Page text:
Emefiele Forecloses Monetary Policy Tightening to Boost Recovery, Stimulate Growth

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•Says Nigeria not exposed to effects of US policy normalisation, others

•Banking industry NPLs drop 4.85%, lowest in 10 years

•Warns against patronage of loan sharks

James Emejo

The Governor of the Central Bank of Nigeria (CBN), Mr. Godwin Emefiele, yesterday said the apex bank would not raise interest rate following the policy normalisation being undertaken by some advanced economies such as the United States and the European Union.

The CBN governor said Nigeria did not benefit from those funds which were released into advanced economies during the period of the COVID-19 pandemic in which some found their way into emerging markets.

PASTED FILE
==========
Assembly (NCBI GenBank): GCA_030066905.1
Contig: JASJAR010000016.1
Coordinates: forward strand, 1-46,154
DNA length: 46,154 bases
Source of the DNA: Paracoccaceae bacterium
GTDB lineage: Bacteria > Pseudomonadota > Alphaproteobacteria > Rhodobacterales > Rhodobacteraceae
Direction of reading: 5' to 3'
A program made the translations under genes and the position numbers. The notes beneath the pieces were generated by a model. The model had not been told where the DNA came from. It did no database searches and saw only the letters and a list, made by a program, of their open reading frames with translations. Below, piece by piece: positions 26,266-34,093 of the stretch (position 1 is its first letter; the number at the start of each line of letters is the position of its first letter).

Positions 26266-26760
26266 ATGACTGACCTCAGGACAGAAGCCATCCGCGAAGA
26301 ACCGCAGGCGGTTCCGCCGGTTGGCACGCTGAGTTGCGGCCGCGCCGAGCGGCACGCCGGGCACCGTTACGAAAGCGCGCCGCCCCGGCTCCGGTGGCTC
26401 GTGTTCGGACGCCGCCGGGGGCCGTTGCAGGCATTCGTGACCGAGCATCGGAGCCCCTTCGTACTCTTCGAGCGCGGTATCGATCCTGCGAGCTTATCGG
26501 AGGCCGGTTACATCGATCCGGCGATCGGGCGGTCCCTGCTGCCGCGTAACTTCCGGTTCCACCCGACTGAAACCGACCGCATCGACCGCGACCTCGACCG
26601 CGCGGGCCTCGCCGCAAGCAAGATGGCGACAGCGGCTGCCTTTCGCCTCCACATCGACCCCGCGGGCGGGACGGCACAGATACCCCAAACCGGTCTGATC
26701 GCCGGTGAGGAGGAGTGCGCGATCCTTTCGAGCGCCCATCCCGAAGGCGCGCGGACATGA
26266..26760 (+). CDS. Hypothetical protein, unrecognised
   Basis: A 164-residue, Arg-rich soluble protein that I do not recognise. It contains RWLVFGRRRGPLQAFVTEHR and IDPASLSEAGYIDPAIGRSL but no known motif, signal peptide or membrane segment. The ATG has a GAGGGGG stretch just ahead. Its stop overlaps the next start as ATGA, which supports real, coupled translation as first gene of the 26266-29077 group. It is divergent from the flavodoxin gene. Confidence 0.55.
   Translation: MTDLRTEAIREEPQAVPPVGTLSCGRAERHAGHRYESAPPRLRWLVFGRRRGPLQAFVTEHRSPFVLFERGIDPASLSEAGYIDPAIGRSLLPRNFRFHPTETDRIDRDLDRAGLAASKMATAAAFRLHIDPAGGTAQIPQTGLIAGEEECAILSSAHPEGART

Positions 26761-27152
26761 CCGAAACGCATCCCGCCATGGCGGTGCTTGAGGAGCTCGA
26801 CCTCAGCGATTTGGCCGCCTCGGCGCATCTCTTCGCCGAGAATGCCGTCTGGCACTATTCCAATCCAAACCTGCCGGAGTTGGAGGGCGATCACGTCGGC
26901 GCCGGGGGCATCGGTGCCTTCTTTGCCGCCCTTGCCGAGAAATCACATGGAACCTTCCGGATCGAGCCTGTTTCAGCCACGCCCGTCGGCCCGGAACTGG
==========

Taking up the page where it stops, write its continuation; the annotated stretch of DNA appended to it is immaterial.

Ordinarily, such policy normalisation should be of great concern to the Nigerian economy as it would have led to huge foreign exchange (forex) outflows with dire consequence on the economy.

But, Emefiele, while reacting to the development after the two-day meeting of the Monetary Policy Committee (MPC), the first in 2022, further allayed concerns that the monetary authority might possibly react by raising interest rates as well.

This came as the apex bank after its meeting, resolved to leave all monetary policy parameters unchanged in a bid to support the recovery and growth of the economy.

The CBN left the Monetary Policy Rate (MPR), otherwise known as the interest rate unchanged at 11.5 per cent with the asymmetric corridor of +100/-700 basis points around the MPR.

The MPR is the rate at which the CBN lends to commercial banks and often determines the cost of borrowing in the economy.